But the project of an ethnically homogenous state by embracing neighbouring Somali minorities was a non-starter and contrary to the African charter of respecting colonial boundaries. Hence, Somali irredentism pitted it against Kenya and Ethiopia, worsening in particular its historic enmity with Ethiopia. The tension between the two countries provided one of the openings for the Soviet Union and the United States to use these nations as proxies in the geopolitical games of the Cold War. The Horn of Africa of which Somalia is a part became much like Afghanistan, Vietnam and other hot spots of that era.

Ethiopia and Somalia waged two major wars, including one that involved Cuban troops in 1977–78. A combined force of Ethiopians, 15,000 Cubans, 1,500 Soviet advisors and weaponry broke the back of the Somali army. This defeat was the beginning of the end of a functioning Somali state. It was followed by a protracted civil war in the 1980s, culminating in the disintegration of the country. Clumsy US and UN involvement in the 1990s made an already bad situation worse. Clan-based warlordism replaced the centralised dictatorship of Mohammed Said Barre, who ruled Somalia from 1969 to 1991. After the fall of Barre, Somaliland and Puntland became two separate, relatively stable but unrecognised entities. In fact, in late June 2010, Somaliland held the only election in the region which met international standards. Opposition candidate Ahmed M. Maha Silanyo won the election, defeating incumbent President Dahir Riyale Kahin. In contrast, anarchy had reigned in southern Somalia and the Mogadishu area for at least the last two decades.

For the most part, the US disengaged after the death of 18 of its marines and the downing of two Black Hawk helicopters in 1993. The gruesome scene in October 1993 – with pictures of a dead American soldier being dragged through the streets of Mogadishu and dubbed the ‘CNN effect’ – is a fixture in the memory of many Americans. It influenced the Clinton administration’s decision to withdraw US troops from the country. Somalia became of renewed interest only after 9/11 out of concern that it would be a breeding ground for global jihad and a hide out for Al-Qaida elements.

There were 14 unsuccessful top-down attempts for a centralised government in Somalia between 1991 and 2010. The current Transitional Federal Government (TFG) led by Sharif Sheikh Ahmed is the latest mutation of these trials. Most Somalis view Sharif Ahmed as an Ethiopian puppet, but Hillary Clinton had called him the ‘best hope’ for his country. He barely controls two blocks in Mogadishu and only because of the protection of approximately 3,000 Ugandan and 2,000 Burundian troops representing the ill-conceived AU Mission In Somalia (AMISOM). The Ugandan, Burundian and Ethiopian intervention is deeply resented by Somalis of various political persuasions. The justification for their presence is ostensibly to keep peace, but there is no peace to keep in Somalia. Uganda and Ethiopia really need peace within their own borders before pretending to bring peace to other lands. Among several insurgencies within Ethiopia is the Ogaden National Liberation Front (ONLF), which is waging a perennial struggle for self-determination for the four million or so ethnic Somalis. It has claimed thousands of lives and is being called ‘the other Darfur’ by some observers. Since the 1980s, Uganda’s northern region has also been ravaged by a murderous group known as the Lord’s Resistance Army (LRA).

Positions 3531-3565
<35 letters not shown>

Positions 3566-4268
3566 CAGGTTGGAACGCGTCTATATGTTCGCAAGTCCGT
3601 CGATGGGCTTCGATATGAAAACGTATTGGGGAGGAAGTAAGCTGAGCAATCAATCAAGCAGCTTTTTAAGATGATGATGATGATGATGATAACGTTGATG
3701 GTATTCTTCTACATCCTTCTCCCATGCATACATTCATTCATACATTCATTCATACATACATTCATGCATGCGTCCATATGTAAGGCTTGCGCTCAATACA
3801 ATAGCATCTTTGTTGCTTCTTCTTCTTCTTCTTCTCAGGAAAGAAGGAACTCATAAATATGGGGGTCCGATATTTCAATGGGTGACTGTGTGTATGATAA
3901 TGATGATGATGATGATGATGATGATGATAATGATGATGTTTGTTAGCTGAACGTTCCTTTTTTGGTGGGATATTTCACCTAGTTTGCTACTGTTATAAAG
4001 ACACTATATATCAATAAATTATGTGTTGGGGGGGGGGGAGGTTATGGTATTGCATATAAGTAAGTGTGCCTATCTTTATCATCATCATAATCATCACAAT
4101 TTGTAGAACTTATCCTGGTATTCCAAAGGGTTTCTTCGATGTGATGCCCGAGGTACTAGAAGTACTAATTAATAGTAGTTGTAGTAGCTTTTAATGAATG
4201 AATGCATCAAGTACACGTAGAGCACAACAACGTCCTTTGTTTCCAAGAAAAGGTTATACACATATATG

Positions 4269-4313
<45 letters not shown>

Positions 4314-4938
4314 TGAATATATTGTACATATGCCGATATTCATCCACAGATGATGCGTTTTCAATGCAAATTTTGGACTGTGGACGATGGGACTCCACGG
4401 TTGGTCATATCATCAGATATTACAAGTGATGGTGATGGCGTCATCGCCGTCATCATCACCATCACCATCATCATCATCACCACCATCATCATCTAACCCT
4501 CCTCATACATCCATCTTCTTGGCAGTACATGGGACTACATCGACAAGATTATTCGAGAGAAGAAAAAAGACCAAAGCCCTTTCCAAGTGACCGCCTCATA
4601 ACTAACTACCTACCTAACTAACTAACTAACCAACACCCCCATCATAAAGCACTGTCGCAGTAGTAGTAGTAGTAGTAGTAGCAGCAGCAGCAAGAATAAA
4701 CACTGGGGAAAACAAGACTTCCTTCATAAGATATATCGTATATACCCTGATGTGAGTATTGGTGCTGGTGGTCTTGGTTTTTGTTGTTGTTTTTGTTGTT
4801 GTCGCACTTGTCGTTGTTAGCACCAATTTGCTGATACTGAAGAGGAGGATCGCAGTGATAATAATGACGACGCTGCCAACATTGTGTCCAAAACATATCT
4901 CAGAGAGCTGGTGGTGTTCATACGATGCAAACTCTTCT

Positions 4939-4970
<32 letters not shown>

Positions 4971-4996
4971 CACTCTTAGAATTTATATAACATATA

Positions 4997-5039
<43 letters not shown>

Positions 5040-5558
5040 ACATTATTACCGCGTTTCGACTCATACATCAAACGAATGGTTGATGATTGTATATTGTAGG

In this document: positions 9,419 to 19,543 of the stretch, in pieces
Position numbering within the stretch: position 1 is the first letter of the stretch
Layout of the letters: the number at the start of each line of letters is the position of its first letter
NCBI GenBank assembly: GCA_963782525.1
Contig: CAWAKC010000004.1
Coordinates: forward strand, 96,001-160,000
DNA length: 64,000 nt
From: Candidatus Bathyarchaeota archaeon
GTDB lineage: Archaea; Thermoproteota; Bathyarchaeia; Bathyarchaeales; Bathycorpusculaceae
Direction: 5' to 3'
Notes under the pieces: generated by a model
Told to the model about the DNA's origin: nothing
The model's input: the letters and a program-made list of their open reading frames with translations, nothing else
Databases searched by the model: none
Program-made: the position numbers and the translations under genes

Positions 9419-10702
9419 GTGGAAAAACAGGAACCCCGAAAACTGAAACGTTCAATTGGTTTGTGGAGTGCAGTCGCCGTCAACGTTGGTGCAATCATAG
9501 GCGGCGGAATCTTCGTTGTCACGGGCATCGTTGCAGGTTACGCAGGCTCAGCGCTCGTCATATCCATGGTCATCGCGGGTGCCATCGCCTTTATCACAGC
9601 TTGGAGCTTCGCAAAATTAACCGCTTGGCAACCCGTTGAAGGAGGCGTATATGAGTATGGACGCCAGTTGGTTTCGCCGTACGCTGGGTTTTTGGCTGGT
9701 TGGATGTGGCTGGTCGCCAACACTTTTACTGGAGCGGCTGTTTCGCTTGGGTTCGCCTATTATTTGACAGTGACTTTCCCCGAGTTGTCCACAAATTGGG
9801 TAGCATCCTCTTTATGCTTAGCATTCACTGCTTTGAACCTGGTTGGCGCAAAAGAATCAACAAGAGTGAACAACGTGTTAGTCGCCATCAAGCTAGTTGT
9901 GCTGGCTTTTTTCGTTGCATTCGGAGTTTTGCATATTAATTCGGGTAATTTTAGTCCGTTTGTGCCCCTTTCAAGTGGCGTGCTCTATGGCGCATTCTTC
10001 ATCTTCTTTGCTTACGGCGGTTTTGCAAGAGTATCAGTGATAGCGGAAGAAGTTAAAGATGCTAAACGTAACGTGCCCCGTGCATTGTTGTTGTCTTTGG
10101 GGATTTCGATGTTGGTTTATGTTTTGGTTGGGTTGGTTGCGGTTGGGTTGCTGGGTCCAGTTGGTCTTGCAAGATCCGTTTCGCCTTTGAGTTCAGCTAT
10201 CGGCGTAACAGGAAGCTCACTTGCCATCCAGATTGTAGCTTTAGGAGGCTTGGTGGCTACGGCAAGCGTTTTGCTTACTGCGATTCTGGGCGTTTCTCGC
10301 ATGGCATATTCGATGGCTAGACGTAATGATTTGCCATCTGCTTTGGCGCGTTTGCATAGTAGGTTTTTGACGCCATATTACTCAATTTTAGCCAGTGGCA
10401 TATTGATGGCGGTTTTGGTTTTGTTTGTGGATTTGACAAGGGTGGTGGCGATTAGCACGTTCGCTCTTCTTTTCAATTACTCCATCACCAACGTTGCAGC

The primary reason for Ethiopian intervention is its vested interest in a weak and disintegrated Somalia. It also benefits from American financial, military and political support by positioning itself as an ally in the ‘war on terror’. Ethiopia receives the largest amount of American aid of any country in sub-Saharan Africa. Similarly, Uganda and Burundi are intervening to garner support from the United States when they don’t even share a common border with Somalia.

In return, the US keeps mum when these leaders rig elections or change constitutional clauses to enable them to extend presidential terms. It is a Machiavellian game all around.

If one were genuine about peace, Ethiopia would be among the last countries in the world to be encouraged to send troops to Somalia. Yet in 2006, it intervened in Somalia with American support and pre-empted the ascendancy of the Union of Islamic Courts (UIC), who were relatively moderate Muslims and had managed to establish a modicum of order for the very first time in 15 years. From the ranks of UIC, the Al-Shabab extremists triumphed as a hegemonic force. Ethiopia officially withdrew in 2009, but only after experiencing a quagmire which plunged Somalia into deeper chaos, displacing 300,000 Somalis and causing disarray for a grassroots movement that had seemed promising before it was nipped by Ethiopian intervention. And this official withdrawal notwithstanding, Ethiopian troops still make periodic incursions into Somalia at will.

Given the predatory nature of the governments of Burundi, Ethiopia and Uganda – which are essentially military dictatorships or de facto one-party control – little faith can be placed in them for enhancing regional stability in the Horn region. Current Kenyan President Mwai Kibaki is also believed to have stolen the presidential election from Raila Odinga (who happens to hail from the same ethnic group as Barack Obama's father), who is now prime minister in a shaky power-sharing government. Yet the country is an ally in security matters in the region and therefore immune from any serious US scrutiny.